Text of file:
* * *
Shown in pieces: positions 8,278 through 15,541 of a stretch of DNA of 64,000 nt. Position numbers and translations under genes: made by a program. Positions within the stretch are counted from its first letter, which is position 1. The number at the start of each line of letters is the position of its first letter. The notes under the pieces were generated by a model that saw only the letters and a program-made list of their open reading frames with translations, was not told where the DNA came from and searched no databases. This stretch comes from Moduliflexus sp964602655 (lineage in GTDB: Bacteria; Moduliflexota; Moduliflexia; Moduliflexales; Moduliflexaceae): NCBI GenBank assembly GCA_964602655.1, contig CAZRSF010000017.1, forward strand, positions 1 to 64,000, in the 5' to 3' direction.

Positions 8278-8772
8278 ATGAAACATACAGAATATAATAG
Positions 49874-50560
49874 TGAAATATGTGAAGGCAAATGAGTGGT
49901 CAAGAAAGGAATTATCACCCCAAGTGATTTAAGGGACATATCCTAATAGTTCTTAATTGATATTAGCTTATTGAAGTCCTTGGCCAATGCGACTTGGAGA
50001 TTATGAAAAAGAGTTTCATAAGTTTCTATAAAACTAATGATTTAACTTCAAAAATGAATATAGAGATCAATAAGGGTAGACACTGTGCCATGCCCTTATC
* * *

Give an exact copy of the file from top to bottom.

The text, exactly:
Shown in pieces: positions 8,278 through 15,541 of a stretch of DNA of 64,000 nt. Position numbers and translations under genes: made by a program. Positions within the stretch are counted from its first letter, which is position 1. The number at the start of each line of letters is the position of its first letter. The notes under the pieces were generated by a model that saw only the letters and a program-made list of their open reading frames with translations, was not told where the DNA came from and searched no databases. This stretch comes from Moduliflexus sp964602655 (lineage in GTDB: Bacteria; Moduliflexota; Moduliflexia; Moduliflexales; Moduliflexaceae): NCBI GenBank assembly GCA_964602655.1, contig CAZRSF010000017.1, forward strand, positions 1 to 64,000, in the 5' to 3' direction.

Positions 8278-8772
8278 ATGAAACATACAGAATATAATAG
Positions 49874-50560
49874 TGAAATATGTGAAGGCAAATGAGTGGT
49901 CAAGAAAGGAATTATCACCCCAAGTGATTTAAGGGACATATCCTAATAGTTCTTAATTGATATTAGCTTATTGAAGTCCTTGGCCAATGCGACTTGGAGA
50001 TTATGAAAAAGAGTTTCATAAGTTTCTATAAAACTAATGATTTAACTTCAAAAATGAATATAGAGATCAATAAGGGTAGACACTGTGCCATGCCCTTATC